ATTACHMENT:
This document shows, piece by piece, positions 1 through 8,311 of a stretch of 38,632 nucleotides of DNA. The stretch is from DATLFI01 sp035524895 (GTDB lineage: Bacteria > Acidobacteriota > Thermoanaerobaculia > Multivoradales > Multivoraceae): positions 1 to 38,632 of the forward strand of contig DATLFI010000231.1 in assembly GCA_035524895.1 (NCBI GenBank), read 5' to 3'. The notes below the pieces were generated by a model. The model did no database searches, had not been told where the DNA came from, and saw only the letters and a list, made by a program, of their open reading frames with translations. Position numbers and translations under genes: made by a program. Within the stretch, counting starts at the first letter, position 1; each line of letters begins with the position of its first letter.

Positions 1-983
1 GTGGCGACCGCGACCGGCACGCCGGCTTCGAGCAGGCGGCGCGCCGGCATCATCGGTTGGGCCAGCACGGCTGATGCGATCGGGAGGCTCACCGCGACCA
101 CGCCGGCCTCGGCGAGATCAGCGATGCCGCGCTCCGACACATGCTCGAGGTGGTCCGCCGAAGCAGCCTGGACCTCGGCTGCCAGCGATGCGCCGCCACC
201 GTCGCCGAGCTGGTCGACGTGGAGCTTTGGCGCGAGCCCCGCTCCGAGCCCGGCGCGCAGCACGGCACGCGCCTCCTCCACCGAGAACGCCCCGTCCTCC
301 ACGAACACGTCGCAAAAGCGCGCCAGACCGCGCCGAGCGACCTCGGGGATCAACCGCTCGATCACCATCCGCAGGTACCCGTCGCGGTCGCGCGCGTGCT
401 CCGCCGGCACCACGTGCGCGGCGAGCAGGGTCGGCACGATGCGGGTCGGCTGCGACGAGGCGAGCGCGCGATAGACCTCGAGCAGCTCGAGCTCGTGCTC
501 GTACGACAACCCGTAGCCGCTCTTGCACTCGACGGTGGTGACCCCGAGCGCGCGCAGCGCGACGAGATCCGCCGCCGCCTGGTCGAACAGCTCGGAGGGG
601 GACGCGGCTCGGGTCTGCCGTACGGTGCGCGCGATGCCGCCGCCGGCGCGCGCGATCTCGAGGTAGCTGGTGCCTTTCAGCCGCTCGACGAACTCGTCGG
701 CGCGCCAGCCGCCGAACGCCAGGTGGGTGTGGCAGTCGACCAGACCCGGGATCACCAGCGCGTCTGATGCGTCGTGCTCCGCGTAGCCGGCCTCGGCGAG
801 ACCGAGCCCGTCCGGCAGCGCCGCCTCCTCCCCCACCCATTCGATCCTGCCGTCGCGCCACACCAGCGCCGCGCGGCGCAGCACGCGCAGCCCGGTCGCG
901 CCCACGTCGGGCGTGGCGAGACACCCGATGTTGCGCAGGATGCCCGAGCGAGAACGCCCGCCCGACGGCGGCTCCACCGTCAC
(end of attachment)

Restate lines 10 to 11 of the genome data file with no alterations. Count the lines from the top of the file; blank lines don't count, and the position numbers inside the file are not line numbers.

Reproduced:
701 CGCGCCAGCCGCCGAACGCCAGGTGGGTGTGGCAGTCGACCAGACCCGGGATCACCAGCGCGTCTGATGCGTCGTGCTCCGCGTAGCCGGCCTCGGCGAG
801 ACCGAGCCCGTCCGGCAGCGCCGCCTCCTCCCCCACCCATTCGATCCTGCCGTCGCGCCACACCAGCGCCGCGCGGCGCAGCACGCGCAGCCCGGTCGCG